MEXICO CITY - Mexico's general election, set for July 1, is becoming clearer every day. The fight is between two very different perspectives on life and government's role in development and daily life. Arrogance is facing redemption. A vast number of citizens are now sick and tired of business as usual in this country: the threat of crime, government corruption, unfulfilled promises and the clash of promises by politicians (of all stripes) and the harsh, daily reality. The offers made by all the candidates save one, sound frivolous if not banal. Each is implicitly offering "just what" Mexico needs, but for the average voter, they sound false after similar vows have been made for decades.
The success of the one candidate standing out in the polls, Andrés Manuel López Obrador, usually referred to as AMLO, is in offering something radically different: returning to a quiet life where the only promise is redemption. As with Donald Trump, he has managed to penetrate the people's subconscious, because quite simply he is not operating in the real world but in the world of voter disgust, wherein a good many Mexicans seem to be. When those of us who would fancy ourselves as living in the 21st century see him avoiding serious questions, evading answers or promising absurdities, we comfort ourselves thinking he lives in another world and that nobody in his right mind would vote for him. But the numbers say otherwise: his Messianic discourse is proving to be "redemptive," and assuring his success.
López Obrador has a grandiose vision of himself and his abilities, and of his presence, which he believes is enough to transform reality. In normal conditions, that is in a context of social peace, economic progress and reasonable optimism about the future, his political message and presence could hardly prosper. Everyone would see the absurdity of his proposals and especially his lack of realism. But like Trump, so many in Mexico are seeing in him a tool with which they can give those who have kept making false promises a slap in the face.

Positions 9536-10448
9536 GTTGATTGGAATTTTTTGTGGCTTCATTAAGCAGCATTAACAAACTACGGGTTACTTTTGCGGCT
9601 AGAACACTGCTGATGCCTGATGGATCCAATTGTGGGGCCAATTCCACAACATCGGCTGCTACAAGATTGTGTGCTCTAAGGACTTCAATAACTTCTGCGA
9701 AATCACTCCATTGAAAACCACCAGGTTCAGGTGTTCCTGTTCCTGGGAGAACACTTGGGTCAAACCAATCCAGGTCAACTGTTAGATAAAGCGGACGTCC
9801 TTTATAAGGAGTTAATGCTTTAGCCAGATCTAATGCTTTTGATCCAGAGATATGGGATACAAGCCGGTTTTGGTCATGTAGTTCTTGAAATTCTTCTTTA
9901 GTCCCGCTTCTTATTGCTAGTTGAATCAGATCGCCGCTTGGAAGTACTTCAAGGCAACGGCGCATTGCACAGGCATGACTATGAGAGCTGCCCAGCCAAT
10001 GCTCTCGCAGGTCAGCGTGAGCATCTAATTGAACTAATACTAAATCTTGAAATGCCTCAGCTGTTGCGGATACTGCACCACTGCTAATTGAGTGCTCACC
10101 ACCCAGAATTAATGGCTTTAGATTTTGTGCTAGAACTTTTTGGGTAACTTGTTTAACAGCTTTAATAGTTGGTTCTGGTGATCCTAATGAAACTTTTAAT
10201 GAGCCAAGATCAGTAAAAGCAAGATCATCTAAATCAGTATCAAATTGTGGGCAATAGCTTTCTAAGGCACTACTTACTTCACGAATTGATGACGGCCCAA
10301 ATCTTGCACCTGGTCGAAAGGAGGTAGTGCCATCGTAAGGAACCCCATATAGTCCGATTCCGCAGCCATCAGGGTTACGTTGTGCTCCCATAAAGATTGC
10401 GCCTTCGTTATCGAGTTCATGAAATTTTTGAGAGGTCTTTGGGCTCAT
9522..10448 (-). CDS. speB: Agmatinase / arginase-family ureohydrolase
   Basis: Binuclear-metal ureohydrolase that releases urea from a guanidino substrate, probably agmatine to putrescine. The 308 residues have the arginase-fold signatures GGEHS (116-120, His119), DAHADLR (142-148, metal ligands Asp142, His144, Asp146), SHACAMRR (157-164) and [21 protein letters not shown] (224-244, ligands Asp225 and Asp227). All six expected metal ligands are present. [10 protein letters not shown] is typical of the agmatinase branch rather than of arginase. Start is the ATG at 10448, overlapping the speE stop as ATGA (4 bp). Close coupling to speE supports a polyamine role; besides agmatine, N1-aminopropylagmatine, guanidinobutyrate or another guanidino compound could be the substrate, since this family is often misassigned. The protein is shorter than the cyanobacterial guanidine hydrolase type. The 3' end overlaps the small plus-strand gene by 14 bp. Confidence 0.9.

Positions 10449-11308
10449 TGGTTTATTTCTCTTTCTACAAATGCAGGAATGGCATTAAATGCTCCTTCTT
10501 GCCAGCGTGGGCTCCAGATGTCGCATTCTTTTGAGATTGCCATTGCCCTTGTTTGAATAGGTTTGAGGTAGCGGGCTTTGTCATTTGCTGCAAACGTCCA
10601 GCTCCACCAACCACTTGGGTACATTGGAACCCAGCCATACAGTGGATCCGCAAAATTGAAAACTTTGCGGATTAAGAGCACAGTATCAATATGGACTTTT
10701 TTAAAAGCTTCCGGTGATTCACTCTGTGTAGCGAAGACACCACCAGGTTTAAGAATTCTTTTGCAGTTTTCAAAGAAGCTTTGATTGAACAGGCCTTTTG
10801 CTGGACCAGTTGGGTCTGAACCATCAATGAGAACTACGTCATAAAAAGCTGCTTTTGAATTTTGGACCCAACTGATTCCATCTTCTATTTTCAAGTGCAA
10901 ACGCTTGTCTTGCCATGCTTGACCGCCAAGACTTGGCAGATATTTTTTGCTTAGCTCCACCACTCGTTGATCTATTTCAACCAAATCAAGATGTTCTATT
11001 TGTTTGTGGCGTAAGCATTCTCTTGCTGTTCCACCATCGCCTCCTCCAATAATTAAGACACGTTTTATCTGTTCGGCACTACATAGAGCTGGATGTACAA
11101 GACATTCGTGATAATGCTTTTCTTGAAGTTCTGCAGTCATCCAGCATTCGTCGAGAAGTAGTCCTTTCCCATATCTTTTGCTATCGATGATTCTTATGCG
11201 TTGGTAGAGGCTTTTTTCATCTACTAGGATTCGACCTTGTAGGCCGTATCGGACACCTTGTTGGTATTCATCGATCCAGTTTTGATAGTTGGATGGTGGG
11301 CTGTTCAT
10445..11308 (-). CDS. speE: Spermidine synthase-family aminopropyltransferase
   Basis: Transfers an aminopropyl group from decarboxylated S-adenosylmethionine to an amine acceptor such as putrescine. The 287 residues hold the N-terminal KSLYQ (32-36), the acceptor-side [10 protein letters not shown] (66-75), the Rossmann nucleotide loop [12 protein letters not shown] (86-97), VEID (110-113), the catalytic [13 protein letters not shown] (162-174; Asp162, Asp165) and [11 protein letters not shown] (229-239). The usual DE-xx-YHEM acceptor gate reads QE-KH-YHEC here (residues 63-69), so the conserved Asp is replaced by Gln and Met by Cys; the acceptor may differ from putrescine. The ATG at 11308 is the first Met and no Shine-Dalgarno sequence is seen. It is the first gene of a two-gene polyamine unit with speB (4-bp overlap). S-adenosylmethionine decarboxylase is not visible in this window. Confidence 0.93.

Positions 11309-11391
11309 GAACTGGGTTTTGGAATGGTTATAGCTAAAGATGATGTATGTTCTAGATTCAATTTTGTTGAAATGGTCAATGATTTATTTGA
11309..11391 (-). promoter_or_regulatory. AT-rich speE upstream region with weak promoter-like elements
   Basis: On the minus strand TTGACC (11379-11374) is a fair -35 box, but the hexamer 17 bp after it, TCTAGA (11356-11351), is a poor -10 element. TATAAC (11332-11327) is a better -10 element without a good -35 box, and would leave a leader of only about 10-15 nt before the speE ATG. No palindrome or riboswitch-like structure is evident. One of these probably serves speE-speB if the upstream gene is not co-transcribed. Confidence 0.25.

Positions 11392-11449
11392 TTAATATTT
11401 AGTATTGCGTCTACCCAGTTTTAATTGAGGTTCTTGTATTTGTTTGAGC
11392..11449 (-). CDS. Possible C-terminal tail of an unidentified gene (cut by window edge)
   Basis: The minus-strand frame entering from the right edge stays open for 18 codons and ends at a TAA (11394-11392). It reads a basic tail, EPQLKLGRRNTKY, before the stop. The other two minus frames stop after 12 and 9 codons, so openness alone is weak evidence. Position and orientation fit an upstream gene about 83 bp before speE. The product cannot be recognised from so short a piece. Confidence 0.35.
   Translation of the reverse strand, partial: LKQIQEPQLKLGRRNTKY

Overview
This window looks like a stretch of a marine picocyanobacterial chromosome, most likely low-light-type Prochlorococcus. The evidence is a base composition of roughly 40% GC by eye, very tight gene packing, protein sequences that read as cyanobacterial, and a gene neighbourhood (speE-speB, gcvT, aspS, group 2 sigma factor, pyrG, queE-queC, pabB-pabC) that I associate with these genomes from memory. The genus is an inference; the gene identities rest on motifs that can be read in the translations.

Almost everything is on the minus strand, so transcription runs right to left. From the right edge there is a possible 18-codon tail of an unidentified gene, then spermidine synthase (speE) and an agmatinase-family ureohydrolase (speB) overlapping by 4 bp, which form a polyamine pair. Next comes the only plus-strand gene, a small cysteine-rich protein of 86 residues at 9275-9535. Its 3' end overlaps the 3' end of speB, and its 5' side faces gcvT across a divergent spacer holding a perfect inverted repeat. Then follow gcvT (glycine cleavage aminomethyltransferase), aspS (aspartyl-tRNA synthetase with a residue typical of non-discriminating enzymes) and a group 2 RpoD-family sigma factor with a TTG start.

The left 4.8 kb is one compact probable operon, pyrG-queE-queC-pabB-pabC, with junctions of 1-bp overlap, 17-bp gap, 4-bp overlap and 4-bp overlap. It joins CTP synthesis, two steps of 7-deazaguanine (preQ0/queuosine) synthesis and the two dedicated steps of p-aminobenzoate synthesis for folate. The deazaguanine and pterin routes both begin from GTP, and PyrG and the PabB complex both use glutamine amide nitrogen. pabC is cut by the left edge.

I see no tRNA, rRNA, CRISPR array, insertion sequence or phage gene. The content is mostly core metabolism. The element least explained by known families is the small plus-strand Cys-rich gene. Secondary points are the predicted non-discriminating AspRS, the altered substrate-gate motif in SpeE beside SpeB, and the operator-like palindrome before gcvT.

López Obrador's offer clashes with objective reality. But nobody cares, and the level of exasperation in Mexican society is such that for many voters anything is better than the standard fare. Anyone who cares to see the figures will see enormous advances in quality of life, longevity, healthcare, consumption and in many other objective indices, but none of these is relevant when voters are offended by government arrogance. This is nothing new in Mexico of course, but it seems to have ballooned out of proportion in this particular presidency. At least the previous governments understood that Mexicans were anxious for improvements and devoted their discourse to mitigating these annoyances. The present one is so cocksure it even lacks the ability, never mind humility, to understand that the main problem is its attitude.
He touts himself as the incarnation of "the people."
What sensible politician anywhere would think of mounting a media campaign based on complaining about citizens? That is precisely what this government has been doing through the six-year presidency, with propaganda clips like "That's enough complaining," or the more recent "Let's get our figures straight." With this evident arrogance and indifference to the public sentiment, it is not hard to see why AMLO is leading in polls.
Living as he does in a different world, AMLO makes proposals that are both cut off from history and dangerous for ignoring the contemporary world. His position on the new Mexico City airport is revealing, and like Trump's with his wall, essentially symbolic. Obviously, the existing airport is saturated, but like his famous "to hell with the institutions," it is a deliberate affront to all those he has accused of being arrogant and making money at the public expense. The posture (and strategy behind it) is impeccable.
Significantly, AMLO never refers to citizens because in his vision, there is no citizenry. He touts himself as the incarnation of "the people" because only he understands and represents it, ergo, his presence alone is enough to sweep away corruption and the "power mafia." In his world, checks and balances are bad (and unnecessary) and the institutions, instruments a powerful president can use to impose his vision. In other words, his project is essentially to curb personal liberties, the free market, trade treaties, an independent press and social (not to mention, business, union and civil) organizations, because all these curtail more or less, the president's ability to act as he pleases.
AMLO is touching a sensitive nerve in people and will only be thwarted with an equally arresting counter-proposal. And that must start with calling for change to the status quo, because therein lies the obstacle to the country's development. Unless we have this, the promise of "redemption" will continue to triumph.
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